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End these 'black arts'

SCOTTISH TENANT farmers have demanded that the government put in place rent guidelines and a compulsory code of practice before the next round of rent reviews on tenanted farms.

At a meeting with Cabinet Secretary Richard Lochhead, the Scottish Tenant Farmers' Association stressed that the long-awaited report from his Rent Review Group, released in December, had failed to deliver for tenant farmers.

The STFA warned that unless control measures were put in place, rents would escalate, damaging the viability of family-sized farm businesses, particularly if the open market continued to be used as a benchmark for rents.

STFA chairman Angus McCall said; "We expressed our disappointment that the Rent Review Group has failed to recognise the dangers of an open market driven rent system which depends on what the Group's chairman referred to as the 'black art' of valuation.

"Our view remains that legislation is needed to reform section13 of the 1991 Act which sets out the rules on rents. However, in the short term, it is now imperative to draw up stringent guidelines for rent reviews which will put a financial viability health check at the heart of the review process. This must be backed by an enforceable code of practice.

"With rounds of rent reviews marred by allegations, counter allegations and overshadowed by the spectre of litigation, tenants feel there is nowhere to turn," said Mr McCall.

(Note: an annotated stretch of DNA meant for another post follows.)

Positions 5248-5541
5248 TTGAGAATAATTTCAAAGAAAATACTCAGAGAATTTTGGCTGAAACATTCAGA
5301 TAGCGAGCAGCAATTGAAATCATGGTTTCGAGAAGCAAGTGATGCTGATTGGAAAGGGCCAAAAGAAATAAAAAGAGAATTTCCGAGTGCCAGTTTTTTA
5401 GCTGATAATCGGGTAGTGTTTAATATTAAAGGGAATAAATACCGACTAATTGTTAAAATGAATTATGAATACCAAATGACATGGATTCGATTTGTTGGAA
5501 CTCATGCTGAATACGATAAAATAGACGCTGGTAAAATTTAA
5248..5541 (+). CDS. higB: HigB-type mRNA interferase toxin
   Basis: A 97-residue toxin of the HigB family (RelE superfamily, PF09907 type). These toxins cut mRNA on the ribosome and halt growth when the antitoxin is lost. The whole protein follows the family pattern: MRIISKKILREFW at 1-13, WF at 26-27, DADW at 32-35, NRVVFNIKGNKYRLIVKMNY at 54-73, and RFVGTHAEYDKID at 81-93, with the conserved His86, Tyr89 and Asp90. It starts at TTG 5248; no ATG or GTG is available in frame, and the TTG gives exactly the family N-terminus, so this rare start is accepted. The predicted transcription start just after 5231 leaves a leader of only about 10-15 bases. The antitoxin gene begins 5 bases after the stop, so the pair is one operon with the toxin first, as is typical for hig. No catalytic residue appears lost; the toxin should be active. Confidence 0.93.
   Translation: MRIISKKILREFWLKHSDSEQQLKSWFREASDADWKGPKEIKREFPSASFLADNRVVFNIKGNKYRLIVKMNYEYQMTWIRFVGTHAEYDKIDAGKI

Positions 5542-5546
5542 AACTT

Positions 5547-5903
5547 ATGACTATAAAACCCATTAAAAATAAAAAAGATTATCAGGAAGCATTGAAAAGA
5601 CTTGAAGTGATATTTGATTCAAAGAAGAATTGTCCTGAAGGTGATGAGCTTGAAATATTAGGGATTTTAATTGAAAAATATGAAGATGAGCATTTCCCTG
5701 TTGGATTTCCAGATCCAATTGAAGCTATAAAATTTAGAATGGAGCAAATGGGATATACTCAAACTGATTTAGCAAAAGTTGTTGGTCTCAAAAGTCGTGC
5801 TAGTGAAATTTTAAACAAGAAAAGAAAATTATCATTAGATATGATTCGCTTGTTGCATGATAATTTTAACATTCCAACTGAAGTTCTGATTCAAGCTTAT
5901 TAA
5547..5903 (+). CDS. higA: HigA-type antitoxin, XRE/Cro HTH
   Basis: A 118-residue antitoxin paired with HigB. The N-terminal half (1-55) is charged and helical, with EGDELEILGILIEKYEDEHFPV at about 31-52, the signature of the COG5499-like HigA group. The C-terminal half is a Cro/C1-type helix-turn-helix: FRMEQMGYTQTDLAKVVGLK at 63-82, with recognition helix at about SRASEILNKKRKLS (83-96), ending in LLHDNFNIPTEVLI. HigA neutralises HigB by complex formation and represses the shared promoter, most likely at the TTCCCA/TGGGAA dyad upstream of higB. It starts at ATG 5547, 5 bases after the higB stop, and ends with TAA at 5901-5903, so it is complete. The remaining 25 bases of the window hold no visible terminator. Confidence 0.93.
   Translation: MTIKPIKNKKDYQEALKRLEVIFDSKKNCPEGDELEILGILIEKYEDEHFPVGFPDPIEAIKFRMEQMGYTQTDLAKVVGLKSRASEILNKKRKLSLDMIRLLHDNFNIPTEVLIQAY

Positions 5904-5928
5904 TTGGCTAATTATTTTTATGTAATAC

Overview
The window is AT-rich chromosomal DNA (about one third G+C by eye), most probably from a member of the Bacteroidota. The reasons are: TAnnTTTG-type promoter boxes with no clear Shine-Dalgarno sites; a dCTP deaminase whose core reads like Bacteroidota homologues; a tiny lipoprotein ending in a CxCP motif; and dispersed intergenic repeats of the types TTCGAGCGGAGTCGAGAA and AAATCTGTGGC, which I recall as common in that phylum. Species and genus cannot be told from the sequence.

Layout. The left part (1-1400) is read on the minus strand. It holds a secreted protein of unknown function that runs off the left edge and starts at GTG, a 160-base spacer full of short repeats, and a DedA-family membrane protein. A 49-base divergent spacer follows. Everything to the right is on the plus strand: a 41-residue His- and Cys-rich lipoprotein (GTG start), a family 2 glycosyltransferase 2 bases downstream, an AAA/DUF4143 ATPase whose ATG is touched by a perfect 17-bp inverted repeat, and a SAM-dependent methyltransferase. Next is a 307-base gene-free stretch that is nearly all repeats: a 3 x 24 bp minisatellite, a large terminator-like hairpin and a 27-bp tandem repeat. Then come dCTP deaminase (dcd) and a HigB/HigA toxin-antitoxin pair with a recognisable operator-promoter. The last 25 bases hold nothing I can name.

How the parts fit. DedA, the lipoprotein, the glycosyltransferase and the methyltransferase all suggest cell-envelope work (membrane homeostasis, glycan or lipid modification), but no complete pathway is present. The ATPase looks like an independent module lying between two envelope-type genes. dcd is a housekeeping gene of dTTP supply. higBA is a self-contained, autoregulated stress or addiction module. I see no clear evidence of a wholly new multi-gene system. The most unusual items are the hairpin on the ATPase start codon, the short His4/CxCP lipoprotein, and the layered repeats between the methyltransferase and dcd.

"Last minute pressure mounts as rent term date approaches. The rental figure in dispute may not even be great, but faced with the threat of the Land Court and the potentially enormous costs associated with it, tenants are under pressure to back down and give in. This makes rent reviews very difficult and stressful for tenants and rents inevitably get wracked ever upwards by this process of attrition.

"Vulnerable tenants need to have trust and confidence in a properly accountable system where a fair rent can be settled quickly at an affordable cost." said the tenants' leader.

Mr McCall suggested that the market could not be reliably self-regulating, as land agents who succeeded in agreeing higher rents were likely to find their services more sought after.

"It is not difficult to predict the effects of this financial pressure on the viability of family farming businesses. It will hasten the steady decline we have already witnessed of these tenancies which currently contribute to the rural economy and rural communities of Scotland as government statistics bear out.

"This must be addressed and the recommendations of the RRWG of self regulation in rent reviews have been less than helpful," he said.

"The next round of rent reviews is only a few months away and we have impressed on the Cabinet Secretary the need for urgency if measures are to be put in place in time to give tenant farmers the confidence that they will get a fair deal."

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